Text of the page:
An Emerging Aerosol Climatology via Remote Sensing over Metro Manila, the Philippines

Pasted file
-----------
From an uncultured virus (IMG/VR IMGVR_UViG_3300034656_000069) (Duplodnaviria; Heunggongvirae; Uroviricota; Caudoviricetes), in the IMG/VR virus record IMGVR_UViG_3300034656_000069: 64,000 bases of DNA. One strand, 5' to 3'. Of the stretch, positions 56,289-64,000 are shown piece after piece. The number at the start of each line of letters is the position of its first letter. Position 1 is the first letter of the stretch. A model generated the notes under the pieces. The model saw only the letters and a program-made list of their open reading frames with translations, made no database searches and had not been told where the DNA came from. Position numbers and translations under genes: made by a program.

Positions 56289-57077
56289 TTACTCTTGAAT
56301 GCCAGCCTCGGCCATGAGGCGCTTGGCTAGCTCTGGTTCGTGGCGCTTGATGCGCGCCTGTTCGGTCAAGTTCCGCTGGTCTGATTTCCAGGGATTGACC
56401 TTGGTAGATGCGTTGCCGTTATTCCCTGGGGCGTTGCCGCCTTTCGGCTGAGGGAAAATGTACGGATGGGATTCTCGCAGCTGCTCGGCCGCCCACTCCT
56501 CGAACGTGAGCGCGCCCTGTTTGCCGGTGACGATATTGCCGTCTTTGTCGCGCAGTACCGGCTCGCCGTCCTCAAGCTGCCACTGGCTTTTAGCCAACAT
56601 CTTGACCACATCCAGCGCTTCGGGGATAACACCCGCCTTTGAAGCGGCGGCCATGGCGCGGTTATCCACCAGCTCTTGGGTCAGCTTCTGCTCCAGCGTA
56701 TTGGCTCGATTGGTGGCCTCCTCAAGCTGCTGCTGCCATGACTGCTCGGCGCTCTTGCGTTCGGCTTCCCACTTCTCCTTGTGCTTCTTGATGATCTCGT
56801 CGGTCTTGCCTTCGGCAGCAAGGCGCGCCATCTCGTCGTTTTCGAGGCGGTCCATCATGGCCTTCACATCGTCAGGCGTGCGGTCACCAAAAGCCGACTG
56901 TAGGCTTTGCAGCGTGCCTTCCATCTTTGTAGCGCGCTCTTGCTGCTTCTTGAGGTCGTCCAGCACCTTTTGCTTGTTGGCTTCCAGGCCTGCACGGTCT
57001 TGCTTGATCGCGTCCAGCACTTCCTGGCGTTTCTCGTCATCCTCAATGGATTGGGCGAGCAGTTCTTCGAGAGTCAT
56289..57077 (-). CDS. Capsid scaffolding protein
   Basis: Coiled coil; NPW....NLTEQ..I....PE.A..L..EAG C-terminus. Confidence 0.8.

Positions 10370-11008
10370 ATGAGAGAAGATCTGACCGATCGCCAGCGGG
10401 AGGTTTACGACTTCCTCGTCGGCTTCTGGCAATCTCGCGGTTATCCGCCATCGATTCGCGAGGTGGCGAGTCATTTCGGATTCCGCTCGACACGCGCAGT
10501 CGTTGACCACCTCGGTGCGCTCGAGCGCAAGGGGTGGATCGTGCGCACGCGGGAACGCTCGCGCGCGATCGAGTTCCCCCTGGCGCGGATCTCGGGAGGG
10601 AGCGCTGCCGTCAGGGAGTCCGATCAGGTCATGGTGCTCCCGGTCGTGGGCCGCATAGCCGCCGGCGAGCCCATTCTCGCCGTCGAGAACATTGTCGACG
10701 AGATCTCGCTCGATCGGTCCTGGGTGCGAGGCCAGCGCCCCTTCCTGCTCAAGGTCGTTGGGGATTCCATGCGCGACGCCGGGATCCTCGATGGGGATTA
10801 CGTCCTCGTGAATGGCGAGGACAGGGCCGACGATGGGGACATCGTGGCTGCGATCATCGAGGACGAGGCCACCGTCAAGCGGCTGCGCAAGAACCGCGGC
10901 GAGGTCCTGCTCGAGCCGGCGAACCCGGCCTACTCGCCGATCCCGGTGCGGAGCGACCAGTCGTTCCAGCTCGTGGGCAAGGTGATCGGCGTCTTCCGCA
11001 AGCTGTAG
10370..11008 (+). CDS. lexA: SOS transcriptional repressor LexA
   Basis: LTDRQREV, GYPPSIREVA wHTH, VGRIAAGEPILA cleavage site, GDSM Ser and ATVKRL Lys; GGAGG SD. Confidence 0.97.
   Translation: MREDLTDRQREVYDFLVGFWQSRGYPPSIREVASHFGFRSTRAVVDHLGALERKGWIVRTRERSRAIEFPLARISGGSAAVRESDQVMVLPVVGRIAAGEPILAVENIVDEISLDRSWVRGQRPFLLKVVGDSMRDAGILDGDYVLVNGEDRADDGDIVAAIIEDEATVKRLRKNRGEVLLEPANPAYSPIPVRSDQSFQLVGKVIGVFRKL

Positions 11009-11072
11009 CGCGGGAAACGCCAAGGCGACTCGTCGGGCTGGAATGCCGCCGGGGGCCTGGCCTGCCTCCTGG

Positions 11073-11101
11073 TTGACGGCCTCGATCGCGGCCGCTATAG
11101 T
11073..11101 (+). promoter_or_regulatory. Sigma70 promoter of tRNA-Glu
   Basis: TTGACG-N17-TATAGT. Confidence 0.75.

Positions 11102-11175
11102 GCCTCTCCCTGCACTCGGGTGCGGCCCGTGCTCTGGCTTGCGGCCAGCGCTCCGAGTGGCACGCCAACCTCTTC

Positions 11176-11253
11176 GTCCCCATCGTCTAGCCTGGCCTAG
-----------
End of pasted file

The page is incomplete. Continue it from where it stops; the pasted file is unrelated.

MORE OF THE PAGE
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Aerosol particles in Southeast Asia are challenging to characterize due to their complex life cycle within the diverse topography and weather of the region. An emerging aerosol climatology was established based on AErosol RObotic NETwork (AERONET) data (December 2009 to October 2018) for clear-sky days in Metro Manila, the Philippines. Aerosol optical depth (AOD) values were highest from August to October, partly from fine urban aerosol particles, including soot, coinciding with the burning season in insular Southeast Asia when smoke is often transported to Metro Manila during the southwest monsoon. Clustering of AERONET volume size distributions (VSDs) resulted in five aerosol particle sources based on the position and magnitude of their peaks in the VSD and the contributions of specific particle species to AOD per cluster based on MERRA-2. The clustering showed that the majority of aerosol particles above Metro Manila were from a clean marine source (58%), which could be related to AOD values there being relatively low compared to other cities in the region. The following are the other particle sources over Metro Manila: fine polluted sources (20%), mixed-dust sources (12%), urban and industrial sources (5%), and cloud processing sources (5%). Furthermore, MERRA-2 AOD data over Southeast Asia were analyzed using empirical orthogonal functions. Along with AOD fractional compositional contributions and wind regimes, four dominant aerosol particle air masses emerged: two sulfate air masses from East Asia, an organic carbon source from Indonesia, and a sulfate source from the Philippines. Knowing the local and regional aerosol particle air masses that impact Metro Manila is useful in identifying the sources while gaining insight into how aerosol particles are affected by long-range transport and their impact on regional weather.